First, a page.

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Incapacitated adults who may be living away from friends, family, or any type of social safety net face potential risks for abuse and neglect. For those individuals who may lack anyone who can help them make medical decisions and manage other crucial aspects of their lives, a volunteer “surrogate” may become a critical resource, and help maintain an optimum quality of life.
A study led by Robin Bandy, JD, MA, program manager and senior affiliate faculty, Charles Warren Fairbanks Center for Medical Ethics, that was published in the October 30 issue of Journal of the American Geriatrics Society explored the Wishard Volunteer Advocates Program (WVAP). The program is designed to be an intervention for incapacitated, unbefriended, at-risk adults. Some of the most vulnerable members of the community are individuals who fit this description. They are also at risk of receiving medical treatment that is in appropriate.
According to an abstract of the article, WVAP is a guardianship program using trained, supervised volunteers as surrogates for unbefriended, incapacitated individuals.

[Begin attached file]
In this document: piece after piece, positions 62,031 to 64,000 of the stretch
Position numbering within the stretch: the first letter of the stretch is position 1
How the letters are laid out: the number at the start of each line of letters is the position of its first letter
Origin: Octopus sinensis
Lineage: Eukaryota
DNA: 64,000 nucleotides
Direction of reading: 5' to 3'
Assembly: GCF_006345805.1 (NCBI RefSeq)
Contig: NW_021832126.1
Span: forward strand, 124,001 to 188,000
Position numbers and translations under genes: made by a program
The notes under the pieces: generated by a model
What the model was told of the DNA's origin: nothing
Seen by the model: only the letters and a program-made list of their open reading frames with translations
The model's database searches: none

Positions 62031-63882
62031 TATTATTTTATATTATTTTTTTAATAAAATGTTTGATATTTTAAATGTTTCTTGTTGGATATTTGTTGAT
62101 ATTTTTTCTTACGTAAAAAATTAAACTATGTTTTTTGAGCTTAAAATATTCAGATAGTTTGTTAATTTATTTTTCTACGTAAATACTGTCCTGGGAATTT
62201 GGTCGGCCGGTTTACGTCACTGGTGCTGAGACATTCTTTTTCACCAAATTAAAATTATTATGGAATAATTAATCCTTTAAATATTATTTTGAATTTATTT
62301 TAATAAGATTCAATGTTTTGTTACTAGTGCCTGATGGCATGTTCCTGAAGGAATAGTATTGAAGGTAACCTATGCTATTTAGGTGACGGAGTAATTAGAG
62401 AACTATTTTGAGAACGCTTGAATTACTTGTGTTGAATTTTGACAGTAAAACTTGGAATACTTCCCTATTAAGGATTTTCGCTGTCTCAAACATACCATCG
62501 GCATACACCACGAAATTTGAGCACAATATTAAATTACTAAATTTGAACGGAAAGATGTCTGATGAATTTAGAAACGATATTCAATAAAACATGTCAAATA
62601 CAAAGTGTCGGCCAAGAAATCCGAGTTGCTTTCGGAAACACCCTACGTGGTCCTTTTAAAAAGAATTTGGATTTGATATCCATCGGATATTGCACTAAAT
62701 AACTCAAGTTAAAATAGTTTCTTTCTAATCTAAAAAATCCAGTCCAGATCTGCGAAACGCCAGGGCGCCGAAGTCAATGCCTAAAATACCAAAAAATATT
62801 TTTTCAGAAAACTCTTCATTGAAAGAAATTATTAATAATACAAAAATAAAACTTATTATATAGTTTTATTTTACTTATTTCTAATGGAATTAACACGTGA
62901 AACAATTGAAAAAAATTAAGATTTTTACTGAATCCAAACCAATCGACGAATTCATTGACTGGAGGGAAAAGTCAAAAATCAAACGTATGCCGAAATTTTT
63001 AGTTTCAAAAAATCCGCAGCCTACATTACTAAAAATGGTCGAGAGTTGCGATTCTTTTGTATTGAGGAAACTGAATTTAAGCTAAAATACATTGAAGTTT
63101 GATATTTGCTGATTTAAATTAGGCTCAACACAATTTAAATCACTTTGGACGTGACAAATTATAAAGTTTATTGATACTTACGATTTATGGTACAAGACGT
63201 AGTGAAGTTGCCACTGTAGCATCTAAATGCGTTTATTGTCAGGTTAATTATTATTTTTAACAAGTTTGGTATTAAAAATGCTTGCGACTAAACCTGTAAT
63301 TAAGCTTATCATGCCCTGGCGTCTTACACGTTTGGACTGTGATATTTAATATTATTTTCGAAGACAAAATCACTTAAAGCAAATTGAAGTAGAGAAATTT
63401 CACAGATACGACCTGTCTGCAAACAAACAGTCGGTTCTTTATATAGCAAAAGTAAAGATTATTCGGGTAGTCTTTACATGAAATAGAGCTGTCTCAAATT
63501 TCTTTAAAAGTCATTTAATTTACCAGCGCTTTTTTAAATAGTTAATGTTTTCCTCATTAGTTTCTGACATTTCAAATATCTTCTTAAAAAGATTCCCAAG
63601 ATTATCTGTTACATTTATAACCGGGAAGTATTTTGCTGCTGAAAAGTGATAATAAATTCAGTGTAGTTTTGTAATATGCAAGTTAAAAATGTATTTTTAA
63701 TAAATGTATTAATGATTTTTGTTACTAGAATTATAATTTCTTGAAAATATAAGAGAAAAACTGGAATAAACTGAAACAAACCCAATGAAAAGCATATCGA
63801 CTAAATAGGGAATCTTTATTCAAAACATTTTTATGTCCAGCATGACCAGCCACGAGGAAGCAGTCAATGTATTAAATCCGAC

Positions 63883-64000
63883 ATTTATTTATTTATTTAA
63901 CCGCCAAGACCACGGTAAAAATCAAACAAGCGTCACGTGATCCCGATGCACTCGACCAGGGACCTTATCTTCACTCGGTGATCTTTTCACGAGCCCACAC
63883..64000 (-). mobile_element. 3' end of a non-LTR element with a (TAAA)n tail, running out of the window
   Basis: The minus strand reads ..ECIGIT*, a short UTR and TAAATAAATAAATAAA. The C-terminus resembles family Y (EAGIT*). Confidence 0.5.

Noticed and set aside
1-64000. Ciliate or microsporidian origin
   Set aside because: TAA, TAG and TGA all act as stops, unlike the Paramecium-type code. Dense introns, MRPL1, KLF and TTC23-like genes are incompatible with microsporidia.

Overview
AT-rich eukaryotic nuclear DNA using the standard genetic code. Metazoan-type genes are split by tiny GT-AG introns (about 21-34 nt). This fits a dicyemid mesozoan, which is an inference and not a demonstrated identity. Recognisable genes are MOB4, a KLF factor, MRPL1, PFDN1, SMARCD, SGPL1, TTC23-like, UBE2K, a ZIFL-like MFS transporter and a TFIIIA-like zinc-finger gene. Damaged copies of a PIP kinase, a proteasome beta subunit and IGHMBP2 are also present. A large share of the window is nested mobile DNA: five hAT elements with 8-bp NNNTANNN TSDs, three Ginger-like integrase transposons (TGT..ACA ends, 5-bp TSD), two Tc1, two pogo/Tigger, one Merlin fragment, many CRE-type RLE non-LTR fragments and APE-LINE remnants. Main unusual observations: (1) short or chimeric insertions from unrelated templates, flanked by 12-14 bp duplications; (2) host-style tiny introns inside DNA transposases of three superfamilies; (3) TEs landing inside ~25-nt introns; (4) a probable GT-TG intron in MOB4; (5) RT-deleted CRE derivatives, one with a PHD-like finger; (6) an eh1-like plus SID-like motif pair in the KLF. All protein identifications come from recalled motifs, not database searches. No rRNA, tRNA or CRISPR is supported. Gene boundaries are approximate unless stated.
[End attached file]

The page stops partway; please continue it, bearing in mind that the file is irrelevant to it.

Study Findings
The research study included 50 subjects described as follows: 20 were female, 39 were Caucasian, and 11 were African American. The subjects’  average age was 67 years, and 19 were insured with Medicare as primary and Medicaid as supplementary insurance.
Among the study subjects, 98% were said to have had four or more comorbid conditions at the time of the index hospitalization. Before program referral, many reportedly lived alone in unsafe conditions. Adult Protective Services was involved in almost half of the cases at the time of the index hospitalization. Furthermore, it was reported that nearly half of the participants required some type of property management.
Healthcare usage data demonstrated that most study subjects were not receiving medical care before WVAP enrollment. The study data indicated a decrease in emergency department visits and hospitalization after WVAP enrollment. According to the study’s abstract WVAP completed Medicaid applications for 12 participants, resulting in $297,481.62 in reimbursement for the index hospitalization and a payer source for subsequent hospitalization and long-term care.
The authors of the study concluded that the volunteer advocate model provides an efficient and quality mechanism for providing unbefriended individuals with surrogates.
Source: [Wiley Online Library]